The following originally appeared as a breed column in the AKC Gazette.
A PBGV might not be the first breed you picture when you think of a future performance dog, but Alice is a puppy with big plans. My hope is that she will grow up to compete in agility, scent work, hunt tests, tracking, obedience, rally, barn hunt, and lure coursing while also serving as a demonstration dog for my training business and working as a therapy dog. Agility and scent work are my primary sports, but I’ve found all of the others to be complementary to this activity. At six months, Alice still has a long way to go in training but the account below is a summary of my training notes on her progress so far.
Alice was born on April 8 into a litter of four puppies. Her mother Muse has had two previous litters and had a very easy delivery, with minimal help needed from the humans. For more detail on the protocols used to raise Muse’s litter, I recommend the online breeder education available through Avidog.
The early days of puppy care are mostly Muse’s job, but between Days 3 and 16, the puppies experienced Early Neurological Stimulation (www.breedingbetterdogs.com) and Early Scent Introduction (www.avidog.com). During Scent Introduction, the puppies were exposed to a variety of scents, including some they will experience later in life like scent work odors and live rabbits and rats.
When the puppies’ eyes opened and they began responding to sounds, they moved from the whelping box to a larger day pen that was approximately half sleeping/ playing space and half potty area. In the evening, they moved into a smaller pen in our living room. This pen also had a potty area, but didn’t require sleepy puppies to go so far to access it. The smaller pen also starts introducing the concept of being active during the day and quieter at night.
The day pen included a rotating group of enrichment items like toys, fitness equipment, and safe household items. Visitors were welcome and the puppies got to meet a lot of people. At four weeks, we began to offer the puppies solid food and to take them outside for short sessions in an outdoor play area. By five weeks the puppies were solving simple puzzle toys for some of their daily food, taking off leash walks outside, and doing some simple clicker and scent work training. At six weeks, leash and crate training began.
Months 3 and 4:
In early June, I made my final decision as to which puppy would be joining our pack. Alice’s littermates starting moving into their new homes in the middle of June and I starting doing more individual training and work with her. I use Susan Garrett’s Recallers program as the foundation for all of my training, so I started working Alice through this program at eight weeks. Alice was fed three times daily until six months, so I took advantage of lunch time as a daily training session, hand feeding her lunch one bite at a time as a reward.
During her critical socialization period leading up to sixteen weeks, I also tried to take her to new locations almost every day. Alice experienced several dog friendly stores, some pet therapy visits, an RV trip to a dog sports training camp, as well as starting to attend puppy classes in two locations as a working demo dog. We also started working on tracking and scent work during this time.
Our pack consists of twelve dogs, so incorporating Alice into the group had to be done slowly. Over time, she found out who the best playmates were and how to tread lightly around grumpy older dogs.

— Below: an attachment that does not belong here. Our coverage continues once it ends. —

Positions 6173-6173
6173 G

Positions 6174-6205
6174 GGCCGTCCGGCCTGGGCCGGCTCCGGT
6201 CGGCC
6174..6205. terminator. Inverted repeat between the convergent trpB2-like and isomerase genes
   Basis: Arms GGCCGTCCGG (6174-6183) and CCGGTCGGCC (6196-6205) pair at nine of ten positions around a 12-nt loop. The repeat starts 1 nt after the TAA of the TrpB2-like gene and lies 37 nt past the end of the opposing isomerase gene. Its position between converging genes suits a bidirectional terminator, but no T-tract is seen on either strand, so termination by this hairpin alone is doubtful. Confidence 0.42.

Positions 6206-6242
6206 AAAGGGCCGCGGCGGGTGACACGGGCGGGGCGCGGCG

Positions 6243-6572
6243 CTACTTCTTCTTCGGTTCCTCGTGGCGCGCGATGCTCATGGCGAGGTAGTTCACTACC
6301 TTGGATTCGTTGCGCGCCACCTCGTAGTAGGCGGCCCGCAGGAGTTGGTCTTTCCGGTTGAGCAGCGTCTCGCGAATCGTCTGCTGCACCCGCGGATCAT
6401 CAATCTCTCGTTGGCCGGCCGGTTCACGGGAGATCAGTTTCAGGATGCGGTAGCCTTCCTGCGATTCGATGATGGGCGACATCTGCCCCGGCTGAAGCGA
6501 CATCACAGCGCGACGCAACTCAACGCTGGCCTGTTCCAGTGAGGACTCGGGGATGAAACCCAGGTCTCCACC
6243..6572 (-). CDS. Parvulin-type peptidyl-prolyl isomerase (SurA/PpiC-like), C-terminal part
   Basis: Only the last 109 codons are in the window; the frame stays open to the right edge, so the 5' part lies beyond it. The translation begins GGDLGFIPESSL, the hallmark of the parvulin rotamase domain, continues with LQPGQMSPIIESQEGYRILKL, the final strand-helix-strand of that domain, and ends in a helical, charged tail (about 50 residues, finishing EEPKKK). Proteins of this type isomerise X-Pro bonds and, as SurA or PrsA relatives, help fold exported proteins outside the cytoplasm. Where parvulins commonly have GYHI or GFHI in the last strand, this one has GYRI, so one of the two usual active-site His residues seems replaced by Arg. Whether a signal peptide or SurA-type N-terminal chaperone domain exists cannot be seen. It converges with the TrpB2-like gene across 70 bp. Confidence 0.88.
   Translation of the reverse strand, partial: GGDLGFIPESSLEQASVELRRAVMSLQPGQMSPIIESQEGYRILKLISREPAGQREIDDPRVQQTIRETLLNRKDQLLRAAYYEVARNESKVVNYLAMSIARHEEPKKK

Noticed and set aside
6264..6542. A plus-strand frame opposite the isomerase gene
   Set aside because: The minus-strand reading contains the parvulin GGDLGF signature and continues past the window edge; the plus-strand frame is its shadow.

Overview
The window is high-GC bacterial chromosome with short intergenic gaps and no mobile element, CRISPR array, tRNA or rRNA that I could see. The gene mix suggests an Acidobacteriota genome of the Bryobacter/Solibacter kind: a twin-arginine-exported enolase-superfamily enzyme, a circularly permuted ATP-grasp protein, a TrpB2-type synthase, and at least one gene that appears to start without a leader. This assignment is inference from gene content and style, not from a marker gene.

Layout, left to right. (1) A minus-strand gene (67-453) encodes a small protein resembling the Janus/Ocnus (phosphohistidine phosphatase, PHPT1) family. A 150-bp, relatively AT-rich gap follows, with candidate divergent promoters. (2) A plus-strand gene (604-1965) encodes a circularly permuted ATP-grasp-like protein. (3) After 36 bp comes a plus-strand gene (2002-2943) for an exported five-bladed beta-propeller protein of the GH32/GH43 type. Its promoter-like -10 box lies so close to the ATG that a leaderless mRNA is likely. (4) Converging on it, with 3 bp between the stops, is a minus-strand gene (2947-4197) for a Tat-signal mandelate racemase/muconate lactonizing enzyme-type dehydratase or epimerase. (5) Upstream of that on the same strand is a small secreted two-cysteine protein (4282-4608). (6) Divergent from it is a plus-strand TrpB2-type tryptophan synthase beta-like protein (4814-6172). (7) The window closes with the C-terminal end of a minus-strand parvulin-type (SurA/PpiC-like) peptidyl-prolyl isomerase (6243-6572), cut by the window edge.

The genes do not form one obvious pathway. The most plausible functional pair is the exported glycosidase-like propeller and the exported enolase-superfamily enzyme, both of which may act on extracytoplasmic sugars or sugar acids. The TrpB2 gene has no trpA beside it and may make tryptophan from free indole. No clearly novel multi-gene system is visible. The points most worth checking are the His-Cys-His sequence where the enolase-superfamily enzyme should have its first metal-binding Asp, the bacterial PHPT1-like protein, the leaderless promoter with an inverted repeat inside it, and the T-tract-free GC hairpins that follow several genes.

Alice is now four months old, so her socialization outings can include AKC events. In August she got to practice hanging out in a crate at dog shows and agility trials, a skill she had already mastered while I am teaching classes. A performance dog needs to be able to handle the long days and what can be boring down time at events without getting worked up and using all of the mental and physical energy they need to perform well. I like to teach puppies how to just be at an event long before they begin competing. I will often use a remote treat dispenser like a Pet Tutor to reinforce good crate behavior without having to stop what I am doing.
In August, Alice competed in 4-6 puppy conformation at a large show. The breed ring isn’t my favorite activity, but I wanted to give her a good experience at a dog show without a lot of pressure to perform, so this was a nice opportunity. She also earned a trick dog title by video in August, which I hope will be the first of many performance titles.
Alice’s socialization outings continued at least several times per week. My main focus in training is still relationship building and focus, but I started to introduce some agility ground work like wrapping a cone and touching a foot target. I am not in any hurry to put puppies on real agility equipment, but like to teach the basic handling cues on the flat first. Alice was doing tracks with turns and had strong odor obedience for Scent Work. At home she had quite a but more freedom since she was reliably housetrained and passed the worst of the chewing stage.
At six months, Alice competed in her first Scent Work trial and qualified in containers and interior. She worked well, but can be a softer dog at times so I will be working hard to protect her confidence and not ask for too much too soon in new places. Given just a few minutes to acclimate to a new place, she is generally pretty ready to go. Alice is strongly motivated by food and will play tug with a toy in most situations if I make the toy fun enough (rabbit fur helps). She is doing tracks that are getting close to TD length and is progressing nicely on agility flatwork. I won’t consider competing in agility until she is at least two and probably closer to three, but tracking and rally novice are in the plan for 2019.